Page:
A key in the recovery?

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I have had many people in my life who smile at me and remind me: “Patience is a virtue”.

I am not a patient person. No matter how hard I try, I just am not.

I don’t like to wait for others to make a decision or take action. I like to gather my information, assess the situation and then move on.

Still, I have to admit that there are times when a wait and see mentality is wise when it comes to both life … and investing.

And after the release of the latest Commerce Department economic figures, I can see that a number of traders are taking the wait-and-see approach to their portfolios.

But are they about to miss the next big rally?

GDP stumbles

The Commerce Department failed to provide investors with a reassuring snapshot of today’s economy. The gross domestic product (GDP) for the fourth quarter grew only 1.9%, without forecasting a growth of 2.2%.

While that number broadly matched the average annual growth rate of 2.1% since the recession ended in mid-2009, it remains the lowest average rate since 1949.

The so-called recovery from the Great Recession has been anything but impressive.

Digging into the numbers, we find that consumer spending – which accounts for about two-thirds of all economic activity – has slowed down a bit to 2.5% growth from the 3% growth in the third quarter.

Business investment started to pick up at the end of 2016, with companies focusing on equipment and intellectual property products such as software and research and development.

Of course, poor performance in the fourth quarter put a damper on GDP for all of 2016, as growth fell to 1.6%, down from 2.6% growth in 2015.

In fact, it was the weakest GDP growth since 2011.

Guilty of slowing down

Consumers struggled to keep the economy going in 2016 as they continue to do most of the economic activity in the United States.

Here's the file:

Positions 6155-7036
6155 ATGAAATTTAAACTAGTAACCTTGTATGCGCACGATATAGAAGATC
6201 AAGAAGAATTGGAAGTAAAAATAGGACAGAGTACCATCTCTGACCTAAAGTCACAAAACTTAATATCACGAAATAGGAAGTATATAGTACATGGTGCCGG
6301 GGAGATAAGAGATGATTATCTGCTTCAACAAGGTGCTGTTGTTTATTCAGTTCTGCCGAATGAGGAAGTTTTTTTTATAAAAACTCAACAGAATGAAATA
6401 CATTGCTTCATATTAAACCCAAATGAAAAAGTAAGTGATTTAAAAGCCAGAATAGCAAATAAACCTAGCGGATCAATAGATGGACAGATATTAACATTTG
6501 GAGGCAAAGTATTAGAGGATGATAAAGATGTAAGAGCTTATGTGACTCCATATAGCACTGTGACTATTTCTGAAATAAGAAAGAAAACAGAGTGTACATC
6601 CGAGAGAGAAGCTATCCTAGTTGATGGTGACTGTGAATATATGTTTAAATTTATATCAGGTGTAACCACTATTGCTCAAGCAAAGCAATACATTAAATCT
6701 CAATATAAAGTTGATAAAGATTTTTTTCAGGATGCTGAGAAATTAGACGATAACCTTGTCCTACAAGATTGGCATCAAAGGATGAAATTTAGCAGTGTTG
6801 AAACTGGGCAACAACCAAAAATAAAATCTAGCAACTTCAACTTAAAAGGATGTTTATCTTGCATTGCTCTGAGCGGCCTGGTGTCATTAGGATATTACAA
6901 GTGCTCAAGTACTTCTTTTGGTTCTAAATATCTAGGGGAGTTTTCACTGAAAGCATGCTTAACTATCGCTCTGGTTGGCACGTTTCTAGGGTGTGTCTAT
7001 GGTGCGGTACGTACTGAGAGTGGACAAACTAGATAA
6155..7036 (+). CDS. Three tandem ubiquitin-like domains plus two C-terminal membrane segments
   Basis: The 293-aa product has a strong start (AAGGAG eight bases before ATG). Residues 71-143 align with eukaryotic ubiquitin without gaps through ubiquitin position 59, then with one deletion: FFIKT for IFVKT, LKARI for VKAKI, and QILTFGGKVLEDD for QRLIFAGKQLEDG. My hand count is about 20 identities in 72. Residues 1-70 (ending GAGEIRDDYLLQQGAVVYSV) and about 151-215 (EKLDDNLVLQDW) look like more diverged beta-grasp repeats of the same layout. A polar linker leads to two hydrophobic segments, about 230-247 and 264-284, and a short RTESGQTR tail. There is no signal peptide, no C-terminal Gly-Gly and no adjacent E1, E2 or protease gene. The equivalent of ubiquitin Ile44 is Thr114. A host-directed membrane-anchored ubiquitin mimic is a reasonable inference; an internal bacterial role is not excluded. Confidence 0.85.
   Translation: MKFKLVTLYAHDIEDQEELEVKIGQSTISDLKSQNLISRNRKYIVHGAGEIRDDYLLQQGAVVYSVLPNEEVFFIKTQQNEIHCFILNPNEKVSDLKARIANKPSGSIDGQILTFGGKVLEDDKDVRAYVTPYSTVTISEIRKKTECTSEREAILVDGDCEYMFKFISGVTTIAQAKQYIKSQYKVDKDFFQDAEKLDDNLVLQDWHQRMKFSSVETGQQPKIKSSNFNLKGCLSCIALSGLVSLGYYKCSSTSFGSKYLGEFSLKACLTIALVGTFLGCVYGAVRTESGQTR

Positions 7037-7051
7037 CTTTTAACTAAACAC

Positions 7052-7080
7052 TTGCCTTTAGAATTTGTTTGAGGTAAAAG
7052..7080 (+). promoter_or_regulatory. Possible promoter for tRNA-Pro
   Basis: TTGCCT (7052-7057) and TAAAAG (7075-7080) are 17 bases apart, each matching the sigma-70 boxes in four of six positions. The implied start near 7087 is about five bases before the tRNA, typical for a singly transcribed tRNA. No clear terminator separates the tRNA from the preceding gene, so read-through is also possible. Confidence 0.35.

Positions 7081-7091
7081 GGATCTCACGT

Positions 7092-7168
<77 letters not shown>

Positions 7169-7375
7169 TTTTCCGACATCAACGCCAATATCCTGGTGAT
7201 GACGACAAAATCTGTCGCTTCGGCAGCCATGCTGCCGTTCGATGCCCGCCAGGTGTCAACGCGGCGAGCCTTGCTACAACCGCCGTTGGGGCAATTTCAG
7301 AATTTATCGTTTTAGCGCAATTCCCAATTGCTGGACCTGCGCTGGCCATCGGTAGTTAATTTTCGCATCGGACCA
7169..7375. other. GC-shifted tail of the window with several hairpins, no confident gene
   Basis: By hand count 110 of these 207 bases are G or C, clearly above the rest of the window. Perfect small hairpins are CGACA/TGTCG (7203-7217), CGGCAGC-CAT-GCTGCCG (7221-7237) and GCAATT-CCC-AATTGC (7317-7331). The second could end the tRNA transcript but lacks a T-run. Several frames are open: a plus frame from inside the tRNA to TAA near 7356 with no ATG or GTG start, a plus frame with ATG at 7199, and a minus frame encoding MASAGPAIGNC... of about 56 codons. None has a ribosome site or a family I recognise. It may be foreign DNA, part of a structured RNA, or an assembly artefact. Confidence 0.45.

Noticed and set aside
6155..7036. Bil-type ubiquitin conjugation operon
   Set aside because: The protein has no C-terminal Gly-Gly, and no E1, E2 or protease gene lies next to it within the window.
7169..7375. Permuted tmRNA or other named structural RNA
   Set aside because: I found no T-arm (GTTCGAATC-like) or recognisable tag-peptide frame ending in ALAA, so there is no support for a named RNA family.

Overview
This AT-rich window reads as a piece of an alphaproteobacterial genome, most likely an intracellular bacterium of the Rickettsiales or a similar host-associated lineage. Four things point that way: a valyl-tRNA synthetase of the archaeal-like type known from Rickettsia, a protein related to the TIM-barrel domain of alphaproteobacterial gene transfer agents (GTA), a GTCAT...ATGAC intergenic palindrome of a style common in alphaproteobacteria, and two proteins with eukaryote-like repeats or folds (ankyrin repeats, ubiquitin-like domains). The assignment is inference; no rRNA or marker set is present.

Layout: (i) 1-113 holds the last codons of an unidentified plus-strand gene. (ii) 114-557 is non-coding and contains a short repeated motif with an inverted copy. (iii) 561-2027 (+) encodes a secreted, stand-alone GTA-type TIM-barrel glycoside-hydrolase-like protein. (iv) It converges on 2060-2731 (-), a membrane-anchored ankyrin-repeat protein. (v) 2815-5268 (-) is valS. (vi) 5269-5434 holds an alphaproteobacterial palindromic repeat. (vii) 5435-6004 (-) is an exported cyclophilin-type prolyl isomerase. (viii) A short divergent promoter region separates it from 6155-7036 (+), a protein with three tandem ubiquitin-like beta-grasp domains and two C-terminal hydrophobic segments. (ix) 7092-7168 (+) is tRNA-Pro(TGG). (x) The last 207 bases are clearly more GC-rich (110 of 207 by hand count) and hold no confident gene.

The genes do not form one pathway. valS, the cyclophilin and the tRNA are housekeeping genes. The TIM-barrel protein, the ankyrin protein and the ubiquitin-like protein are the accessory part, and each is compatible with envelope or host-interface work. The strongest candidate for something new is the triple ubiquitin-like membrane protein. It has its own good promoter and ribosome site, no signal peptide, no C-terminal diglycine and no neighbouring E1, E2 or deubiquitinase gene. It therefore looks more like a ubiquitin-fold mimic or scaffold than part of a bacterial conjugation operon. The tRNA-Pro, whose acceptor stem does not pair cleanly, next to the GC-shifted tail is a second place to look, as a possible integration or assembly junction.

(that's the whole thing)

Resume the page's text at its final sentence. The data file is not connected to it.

But much of the weakness in 2016 came from the fact that companies cut spending throughout the year. Many companies have cut production in an effort to reduce excess inventory levels that had built up in 2016.

In addition, companies in the petroleum sector have sharply reduced their trade spending, with oil prices remaining below $ 50 per barrel for most of 2016. Drillers have reduced demand for their rigs and other equipment. because it was just too expensive to extract the crude from the earth.

As oil prices began to rebound and hold above $ 50, many companies increased demand for their rigs. But we still have a long way to go. Baker Hughes reported today that there were 1,057 active North American rigs, still a 43% drop from the 1,840 that were active at the end of 2014.

If oil prices continue to rise, we will see a rush of oil companies to the fields, putting workers and rigs back to work. This is a big plus for the economy.

But pushing up GDP again – and meeting President Trump’s commitment to a 4% growth rate – isn’t as simple as pushing up oil prices and moving away from the $ 50 mark. the barrel.

Two routes

The new president has brought a lot of uncertainty to the market, leaving many companies hesitant to take big steps that would burn off the stock of liquidity they have accumulated.

Trump has tempted many companies with the promise of corporate tax cuts, reduced regulation, and increased infrastructure spending.

But will these pretty bonuses be quickly offset by the trade war he seems determined to continue? The promise of increased tariffs against China and Mexico – two of our three major trading partners – will most likely result in preferential tariffs against products made in the United States, which will hit multinational companies hard. And Trump could potentially extend tariffs to cover products imported from many other countries around the world.

So … American businesses win with lower taxes and regulations, but lose when their income goes down because fewer people in the world buy their products.

Many traders have decided to adopt a wait and see mentality, with their eyes riveted on our new president. If Trump can find a way to cut taxes without disrupting trade – and in turn, not disrupting the steady flow of income from foreign consumers – we could see business and consumer spending rebound, pushing back U.S. GDP. at 4%. And that will send the market well above the 20,000 level that the Dow Jones Industrial Average has just conquered.

But a trade war could prove massively damaging to this recovery and businesses caught in the middle.

For now, I remain in a market determined to hold on to its gains despite poor economic news, but I have an exit plan in place to protect the gains I have made.

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